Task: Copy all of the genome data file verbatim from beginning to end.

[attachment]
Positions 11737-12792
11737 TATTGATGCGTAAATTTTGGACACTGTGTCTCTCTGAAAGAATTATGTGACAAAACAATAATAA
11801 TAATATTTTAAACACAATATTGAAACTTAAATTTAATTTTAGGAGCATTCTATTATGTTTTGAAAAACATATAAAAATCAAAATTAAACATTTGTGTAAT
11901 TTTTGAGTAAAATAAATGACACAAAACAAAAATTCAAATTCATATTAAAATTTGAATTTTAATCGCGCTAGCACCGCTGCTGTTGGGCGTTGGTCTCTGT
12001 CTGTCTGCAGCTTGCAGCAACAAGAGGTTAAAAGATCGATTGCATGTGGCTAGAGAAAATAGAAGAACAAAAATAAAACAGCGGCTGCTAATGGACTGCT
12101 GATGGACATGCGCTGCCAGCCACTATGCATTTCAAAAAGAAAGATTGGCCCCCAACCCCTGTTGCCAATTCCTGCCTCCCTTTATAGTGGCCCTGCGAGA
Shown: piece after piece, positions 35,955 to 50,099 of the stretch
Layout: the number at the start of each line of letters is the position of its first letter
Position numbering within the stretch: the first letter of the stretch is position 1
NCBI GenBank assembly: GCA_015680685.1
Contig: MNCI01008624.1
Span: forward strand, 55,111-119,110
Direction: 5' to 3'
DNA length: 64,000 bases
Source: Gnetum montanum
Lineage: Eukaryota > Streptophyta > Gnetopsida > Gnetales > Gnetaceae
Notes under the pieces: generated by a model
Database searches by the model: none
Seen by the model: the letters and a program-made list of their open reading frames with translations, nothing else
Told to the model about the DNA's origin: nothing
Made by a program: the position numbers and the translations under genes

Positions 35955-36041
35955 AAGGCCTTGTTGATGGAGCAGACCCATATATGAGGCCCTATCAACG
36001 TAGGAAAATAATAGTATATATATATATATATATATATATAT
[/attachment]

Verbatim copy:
Positions 11737-12792
11737 TATTGATGCGTAAATTTTGGACACTGTGTCTCTCTGAAAGAATTATGTGACAAAACAATAATAA
11801 TAATATTTTAAACACAATATTGAAACTTAAATTTAATTTTAGGAGCATTCTATTATGTTTTGAAAAACATATAAAAATCAAAATTAAACATTTGTGTAAT
11901 TTTTGAGTAAAATAAATGACACAAAACAAAAATTCAAATTCATATTAAAATTTGAATTTTAATCGCGCTAGCACCGCTGCTGTTGGGCGTTGGTCTCTGT
12001 CTGTCTGCAGCTTGCAGCAACAAGAGGTTAAAAGATCGATTGCATGTGGCTAGAGAAAATAGAAGAACAAAAATAAAACAGCGGCTGCTAATGGACTGCT
12101 GATGGACATGCGCTGCCAGCCACTATGCATTTCAAAAAGAAAGATTGGCCCCCAACCCCTGTTGCCAATTCCTGCCTCCCTTTATAGTGGCCCTGCGAGA
Shown: piece after piece, positions 35,955 to 50,099 of the stretch
Layout: the number at the start of each line of letters is the position of its first letter
Position numbering within the stretch: the first letter of the stretch is position 1
NCBI GenBank assembly: GCA_015680685.1
Contig: MNCI01008624.1
Span: forward strand, 55,111-119,110
Direction: 5' to 3'
DNA length: 64,000 bases
Source: Gnetum montanum
Lineage: Eukaryota > Streptophyta > Gnetopsida > Gnetales > Gnetaceae
Notes under the pieces: generated by a model
Database searches by the model: none
Seen by the model: the letters and a program-made list of their open reading frames with translations, nothing else
Told to the model about the DNA's origin: nothing
Made by a program: the position numbers and the translations under genes

Positions 35955-36041
35955 AAGGCCTTGTTGATGGAGCAGACCCATATATGAGGCCCTATCAACG
36001 TAGGAAAATAATAGTATATATATATATATATATATATATAT